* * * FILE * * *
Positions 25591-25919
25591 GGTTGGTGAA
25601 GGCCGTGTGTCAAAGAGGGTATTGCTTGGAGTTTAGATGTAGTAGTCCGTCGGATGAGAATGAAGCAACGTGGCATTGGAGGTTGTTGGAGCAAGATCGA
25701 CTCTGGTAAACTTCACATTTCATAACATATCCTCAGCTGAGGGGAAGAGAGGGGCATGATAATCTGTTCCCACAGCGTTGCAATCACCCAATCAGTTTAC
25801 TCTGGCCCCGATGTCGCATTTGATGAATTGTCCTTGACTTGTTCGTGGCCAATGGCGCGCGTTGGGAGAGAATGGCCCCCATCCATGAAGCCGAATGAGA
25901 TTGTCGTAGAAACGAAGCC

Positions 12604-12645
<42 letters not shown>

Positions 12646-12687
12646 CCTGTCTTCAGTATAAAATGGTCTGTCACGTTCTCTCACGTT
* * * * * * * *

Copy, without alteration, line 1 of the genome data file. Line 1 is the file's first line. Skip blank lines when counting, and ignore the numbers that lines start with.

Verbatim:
Positions 25591-25919